Confocal microscopy

Following fixation in 4% paraformaldehyde for at least 2 hours, tissues were stored in 2% sucrose at 4°C until cutting. The brains were coronally sectioned, and after embedding in Tissue-Tek OCT Compound, the tissues were snap frozen in liquid nitrogen. Two 6 μm-thick sections were cut from each brain with a freezing microtome and mounted on Fisherbrand Superfrost Plus glass slides (Fisher Scientific, Pittsburgh, PA, USA). Tissue sections were then fixed in 10% formalin and rinsed in tap water. One set of tissues was stained with H&E and prepared for light microscopy, and the other set was prepared without staining for fluorescent microscopy, using anti GFP Alexa Fluor 488-conjugate (Invitrogen), and Hoechst 33342 (Invitrogen) for counter-staining. Areas of interest were captured on digitized images using a Leica TCS SP5 confocal microscope with the 63× objective and analyzed by ImageJ 1.35s software (public domain; http://rsbweb.nih.gov/ij/).

Statistical Analysis

For parametric tests, data were checked for normality by using the Kolmogorov–Smirnov test. Normally distributed values were compared using the unpaired two-sided Student t-test. Correlations between continuous and categorical variables were assessed using the Mann-Whitney U-test. All experiments were repeated at least twice. All statistical tests were 2-sided and p < 0.05 indicated significance. All analyses were performed with Prism 5 (Graphpad, La Jolla, CA, USA).

It is generally accepted that 10 mice per treatment group are required to test the effect of reagents in active immunization EAE. This number was determined through power analysis. Through testing the null hypothesis (that the mean disease severity will be equal among the two treatment groups), it is possible to attain >80% power with the following assumptions: The criterion for significance (alpha) has been set at 0.050; the test is two-tailed, which means that an effect in either direction will be interpreted; this computation assumes that the mean difference is 1.7 (corresponding to mean EAE scores of 1.7 versus 0.0; or 2 versus 3.7) and the common intra-group SD is 1.0. This minimum significant difference of 1.7 was selected from prior observations that repeatable effects were associated with changes in mean disease score of between 1.5 and 2.0. Thus, this work assumes that effects smaller than 1.7 would not be of clinical or substantive significance and that differences in mean clinical score of 1.7 can be anticipated. A second goal of this study was to estimate the mean difference between the two populations. On average, a study of this design would enable us to report the mean difference with a precision (95.0% confidence level) of plus/ minus 1.13 points. For example, an observed difference of 1.7 between treatment groups would be reported with a 95.0% CI of 0.57 to 2.83. The precision estimated here is the median precision. Precision will vary as a function of the observed SD (as well as sample size), and in any single study will be narrower or wider than this estimate.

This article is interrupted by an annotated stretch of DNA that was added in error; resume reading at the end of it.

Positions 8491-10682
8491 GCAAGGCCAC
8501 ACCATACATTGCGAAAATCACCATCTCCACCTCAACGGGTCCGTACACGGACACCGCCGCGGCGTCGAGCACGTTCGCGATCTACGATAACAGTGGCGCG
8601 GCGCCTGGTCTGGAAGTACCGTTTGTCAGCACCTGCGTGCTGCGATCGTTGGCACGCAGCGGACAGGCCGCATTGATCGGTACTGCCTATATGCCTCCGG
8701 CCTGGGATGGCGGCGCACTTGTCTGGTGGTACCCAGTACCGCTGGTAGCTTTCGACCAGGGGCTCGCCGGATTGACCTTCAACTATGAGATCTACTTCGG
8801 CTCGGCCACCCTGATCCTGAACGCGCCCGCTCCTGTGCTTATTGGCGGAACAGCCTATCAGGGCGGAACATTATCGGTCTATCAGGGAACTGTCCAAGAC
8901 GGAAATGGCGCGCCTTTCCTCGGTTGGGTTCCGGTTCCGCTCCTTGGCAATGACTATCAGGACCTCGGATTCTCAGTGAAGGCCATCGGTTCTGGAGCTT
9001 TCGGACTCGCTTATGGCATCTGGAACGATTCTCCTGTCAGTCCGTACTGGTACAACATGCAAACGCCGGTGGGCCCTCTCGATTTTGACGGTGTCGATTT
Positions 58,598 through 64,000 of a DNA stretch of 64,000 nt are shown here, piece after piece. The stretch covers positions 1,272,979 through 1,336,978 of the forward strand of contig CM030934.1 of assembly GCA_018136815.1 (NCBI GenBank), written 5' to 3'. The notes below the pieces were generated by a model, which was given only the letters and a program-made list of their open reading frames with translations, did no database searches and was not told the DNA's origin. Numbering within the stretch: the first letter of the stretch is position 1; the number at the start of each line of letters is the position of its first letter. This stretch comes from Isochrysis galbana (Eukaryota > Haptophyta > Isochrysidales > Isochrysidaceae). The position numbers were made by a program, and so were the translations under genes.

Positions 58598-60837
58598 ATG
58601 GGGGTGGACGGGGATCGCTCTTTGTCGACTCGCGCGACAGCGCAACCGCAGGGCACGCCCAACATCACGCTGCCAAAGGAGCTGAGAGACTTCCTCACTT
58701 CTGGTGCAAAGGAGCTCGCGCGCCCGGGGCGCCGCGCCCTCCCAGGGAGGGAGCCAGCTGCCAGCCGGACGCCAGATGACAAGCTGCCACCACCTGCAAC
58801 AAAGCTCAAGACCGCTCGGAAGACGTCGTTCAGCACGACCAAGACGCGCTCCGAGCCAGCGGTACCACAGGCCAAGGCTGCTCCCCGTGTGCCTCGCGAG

Acknowledgments

The authors gratefully acknowledge Julia McLouth, Elizabeth Curry and Angela Mobley of the Dallas Cell Analysis Facility for their excellent technical assistance with flow cytometry, and Cyd Castro-Rojas for her review of data, and help in the generation of some figure panels.

Author Contributions

  1. Conceptualization: PDC BMS OS.
  2. Data curation: PDC RZH WAML LHB EH OS.
  3. Formal analysis: PDC RZH WAML LHB BMS EH OS.
  4. Funding acquisition: OS.
  5. Investigation: PDC RZH WAML LHB EH OS.
  6. Methodology: PDC RZH WAML LHB EH OS.
  7. Project administration: CPDC RZH OS.
  8. Resources: EH OS.
  9. Supervision: PDC RZH OS.
  10. Validation: PDC RZH WAML LHB BMS EH OS.
  11. Visualization: PDC RZH WAML LHB BMS EH OS.
  12. Writing – original draft: PDC RZH WAML LHB BMS EH OS.
  13. Writing – review & editing: PDC RZH WAML LHB BMS EH OS.

References

  1. 1. Frohman EM, Racke MK, Raine CS. Multiple sclerosis—the plaque and its pathogenesis. NEnglJMed. 2006;354(9):942–55.
  2. 2. Martin R, McFarland HF, McFarlin DE. Immunological aspects of demyelinating diseases. AnnuRevImmunol. 1992;10:153–87.
  3. 3. Zamvil SS, Steinman L. The T lymphocyte in experimental allergic encephalomyelitis. AnnuRevImmunol. 1990;8:579–621.
  4. 4. Hussain RZ, Hayardeny L, Cravens PC, Yarovinsky F, Eagar TN, Arellano B, et al. Immune surveillance of the central nervous system in multiple sclerosis—relevance for therapy and experimental models. Journal of neuroimmunology. 2014;276(1–2):9–17. Epub 2014/10/06. pmid:25282087; PubMed Central PMCID: PMC4301841.
  5. 5. Oppmann B, Lesley R, Blom B, Timans JC, Xu Y, Hunte B, et al. Novel p19 protein engages IL-12p40 to form a cytokine, IL-23, with biological activities similar as well as distinct from IL-12. Immunity. 2000;13(5):715–25. pmid:11114383.
  6. 6. Gately MK, Carvajal DM, Connaughton SE, Gillessen S, Warrier RR, Kolinsky KD, et al. Interleukin-12 antagonist activity of mouse interleukin-12 p40 homodimer in vitro and in vivo. Ann N Y Acad Sci. 1996;795:1–12. pmid:8958912.